In 1947, there was television, but there wasn’t television.
There were about a dozen stations scattered across the U.S. and no hook-up between the east and west coasts. The networks, such as they were, didn’t offer programming during much of the week, and all the big stars were still on radio.
But television had been steadily developing after the war and the FCC was in the process of tripling the number of stations with the granting of licenses. The big stars of radio knew it would just be a matter of time before TV would be calling them.
Television may have still been developing in 1947 but Jack Benny could already see the pitfalls for someone like himself. Radio painted pictures in people’s minds. Seeing the same thing on screen couldn’t possibly measure up to someone’s imagination. And Jack realised that TV would swallow material even more than radio. No doubt that’s why he committed himself to only four shows on his first season in 1950-51.
As it turned out, Benny didn’t do “a whole new kind of program” as he predicted. In fact, many of his successful routines on TV were taken from old radio scripts, in some cases verbatim. Here’s what he had to say in a United Press column that appeared in newspapers beginning September 24, 1947. As a matter of interest, the Brooklyn Eagle of that day reveal TV listings in New York City consisting of test patterns, news, a movie, sports events, a kids’ show, a soap opera (“Highway to the Stars”) and a disc jockey programme. It’d be a year before the Uncle Miltie phenomenon made manufacturers of TV sets very happy and profitable.
Jack Benny Fears Television Advent Will Spoil Act
By VIRGINIA MacPHERSON
United Press Hollywood Correspondent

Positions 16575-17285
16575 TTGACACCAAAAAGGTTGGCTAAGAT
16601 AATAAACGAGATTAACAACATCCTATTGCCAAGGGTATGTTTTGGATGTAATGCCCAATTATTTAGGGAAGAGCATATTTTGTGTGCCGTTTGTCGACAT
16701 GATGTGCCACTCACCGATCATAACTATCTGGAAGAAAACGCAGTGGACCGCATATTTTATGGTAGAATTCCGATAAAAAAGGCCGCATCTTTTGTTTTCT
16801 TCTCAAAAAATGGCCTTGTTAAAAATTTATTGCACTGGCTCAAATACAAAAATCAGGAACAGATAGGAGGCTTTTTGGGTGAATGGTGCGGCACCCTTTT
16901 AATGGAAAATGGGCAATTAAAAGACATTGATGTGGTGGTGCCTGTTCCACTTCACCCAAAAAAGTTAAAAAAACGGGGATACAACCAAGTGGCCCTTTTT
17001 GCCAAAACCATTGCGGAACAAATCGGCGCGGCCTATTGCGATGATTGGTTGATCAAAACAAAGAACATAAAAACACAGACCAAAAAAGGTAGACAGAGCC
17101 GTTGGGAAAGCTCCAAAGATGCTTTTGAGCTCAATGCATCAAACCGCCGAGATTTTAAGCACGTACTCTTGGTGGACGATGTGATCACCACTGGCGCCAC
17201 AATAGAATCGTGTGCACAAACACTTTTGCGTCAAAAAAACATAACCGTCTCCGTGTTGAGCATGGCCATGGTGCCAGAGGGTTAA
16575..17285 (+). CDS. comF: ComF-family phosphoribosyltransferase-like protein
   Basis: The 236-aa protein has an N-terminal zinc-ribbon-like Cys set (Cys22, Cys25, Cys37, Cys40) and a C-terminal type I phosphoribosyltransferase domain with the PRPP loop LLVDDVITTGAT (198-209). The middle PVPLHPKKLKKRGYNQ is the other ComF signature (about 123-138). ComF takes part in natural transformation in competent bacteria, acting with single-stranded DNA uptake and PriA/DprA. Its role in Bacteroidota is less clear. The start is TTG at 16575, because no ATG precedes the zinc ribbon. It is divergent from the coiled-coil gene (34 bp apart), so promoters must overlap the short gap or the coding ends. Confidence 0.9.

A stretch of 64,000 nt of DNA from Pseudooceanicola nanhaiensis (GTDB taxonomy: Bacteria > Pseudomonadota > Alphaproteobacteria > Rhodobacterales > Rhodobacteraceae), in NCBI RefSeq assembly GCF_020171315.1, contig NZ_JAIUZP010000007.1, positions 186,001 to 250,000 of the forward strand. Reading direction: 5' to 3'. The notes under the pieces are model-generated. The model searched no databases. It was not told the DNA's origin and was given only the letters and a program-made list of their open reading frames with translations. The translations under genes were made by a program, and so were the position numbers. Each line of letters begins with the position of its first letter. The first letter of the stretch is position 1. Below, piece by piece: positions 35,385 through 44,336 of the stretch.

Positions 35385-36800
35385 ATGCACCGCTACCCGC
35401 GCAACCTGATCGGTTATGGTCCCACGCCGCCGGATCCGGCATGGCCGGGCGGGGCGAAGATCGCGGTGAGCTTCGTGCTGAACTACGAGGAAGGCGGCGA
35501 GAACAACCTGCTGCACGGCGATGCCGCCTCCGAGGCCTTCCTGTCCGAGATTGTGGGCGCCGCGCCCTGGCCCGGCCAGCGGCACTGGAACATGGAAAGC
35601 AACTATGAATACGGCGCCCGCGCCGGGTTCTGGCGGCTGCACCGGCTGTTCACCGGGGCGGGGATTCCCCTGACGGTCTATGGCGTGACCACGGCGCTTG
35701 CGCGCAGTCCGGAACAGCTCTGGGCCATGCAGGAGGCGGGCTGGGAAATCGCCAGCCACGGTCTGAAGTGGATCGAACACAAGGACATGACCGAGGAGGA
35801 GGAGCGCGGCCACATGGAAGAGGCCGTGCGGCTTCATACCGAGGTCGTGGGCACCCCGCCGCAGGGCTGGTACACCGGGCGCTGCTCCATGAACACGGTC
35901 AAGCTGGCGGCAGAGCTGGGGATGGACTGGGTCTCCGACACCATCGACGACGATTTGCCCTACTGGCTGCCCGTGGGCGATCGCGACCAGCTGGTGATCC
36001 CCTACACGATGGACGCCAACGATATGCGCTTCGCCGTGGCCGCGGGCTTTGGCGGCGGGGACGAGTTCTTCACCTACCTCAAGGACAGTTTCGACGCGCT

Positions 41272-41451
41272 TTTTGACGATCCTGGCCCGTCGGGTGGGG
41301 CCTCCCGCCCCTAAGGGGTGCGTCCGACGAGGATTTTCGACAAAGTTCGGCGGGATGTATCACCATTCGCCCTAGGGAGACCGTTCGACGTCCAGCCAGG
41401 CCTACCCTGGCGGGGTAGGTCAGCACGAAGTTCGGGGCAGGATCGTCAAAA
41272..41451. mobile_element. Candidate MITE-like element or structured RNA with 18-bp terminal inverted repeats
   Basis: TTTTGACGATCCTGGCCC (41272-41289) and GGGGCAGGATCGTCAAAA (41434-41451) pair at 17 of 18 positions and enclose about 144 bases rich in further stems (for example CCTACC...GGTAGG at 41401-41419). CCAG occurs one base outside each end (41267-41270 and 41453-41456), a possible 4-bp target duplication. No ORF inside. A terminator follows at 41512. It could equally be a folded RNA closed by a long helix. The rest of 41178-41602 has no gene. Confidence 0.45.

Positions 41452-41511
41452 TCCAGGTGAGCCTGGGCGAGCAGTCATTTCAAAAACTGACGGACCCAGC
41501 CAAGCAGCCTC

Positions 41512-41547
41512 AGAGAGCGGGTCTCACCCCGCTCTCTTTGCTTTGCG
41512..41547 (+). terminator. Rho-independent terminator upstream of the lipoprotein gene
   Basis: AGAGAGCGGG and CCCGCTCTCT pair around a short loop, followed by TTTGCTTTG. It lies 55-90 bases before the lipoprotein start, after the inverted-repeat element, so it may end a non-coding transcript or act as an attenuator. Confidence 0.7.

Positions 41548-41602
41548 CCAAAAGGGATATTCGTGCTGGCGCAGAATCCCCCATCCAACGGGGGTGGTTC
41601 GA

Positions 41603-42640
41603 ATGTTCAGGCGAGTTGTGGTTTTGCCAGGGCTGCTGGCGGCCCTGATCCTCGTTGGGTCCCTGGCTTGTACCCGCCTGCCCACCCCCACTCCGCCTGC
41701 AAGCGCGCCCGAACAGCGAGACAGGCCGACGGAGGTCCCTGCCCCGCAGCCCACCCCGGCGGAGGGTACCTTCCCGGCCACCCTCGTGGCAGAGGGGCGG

So, he says, will every ether radio funnyman. Which is probably why the veteran jokesters are beating no drums to hurry up this miracle of the air waves.
“All the comedy shows—as we know 'em—will die out,” Benny says. “You'll have a whole new kind of program. I imagine we'll have to go in for plays. Heaven help my writers!”
No more peering through spectacles at neatly-typed scripts. The scripts will have to go. So will those spectacles. And ditto for the sound effects.
“Because the audience will be looking right smack at us,” Benny explained. “And we'll never be able to get as wild over a television screen as the listeners have us get in their own minds.”
Take that business of “tightwad” Benny clomping down to the basement vault.
“We could do that for television,” he said, “but it'd never be as funny. Neither would the squeaking hinges. Or my smoking old Maxwell. Or making Phil Harris put his dimes in my cigarette machine. All those gimmicks paint mental pictures that are twice as hilarious as what really goes on.”
The only funnyman who won't have to begin from the bottom again, Benny figures, are the boys who rely on visual antics for their giggles.
“People like Billy De Wolfe and Danny Kaye and Danny Thomas,” plugged the only man in the business who can afford to. “They don't have situation comedy. They are funny just to watch.
“Fred Allen's puss might be, too.” Benny added. “But he's not taking any chances on the kind of chuckles the Benny pan might bring on.
“Nope, what we'll have to do is a fast switch to half-hour comedies,” he said, “and that'll be murder. I don't see how we could do a show oftener than once a month.”
Benny figures it'll take him that long to get that “hilarious” play written, sets built, costumes made up, cast hired, and all his lines memorized. His only consolation is that old “enemy Allen” will be in the same fix.
Meanwhile, he's starting his 16th consecutive year Oct. 5 on good, old-fashioned radio. And he's plenty thankful that television's still limited to fights and football games.
“By the time everybody has a home set,” Benny grinned, “I'll probably be too old anyway. Let the kids worry about it I'll be retired to the golf links.”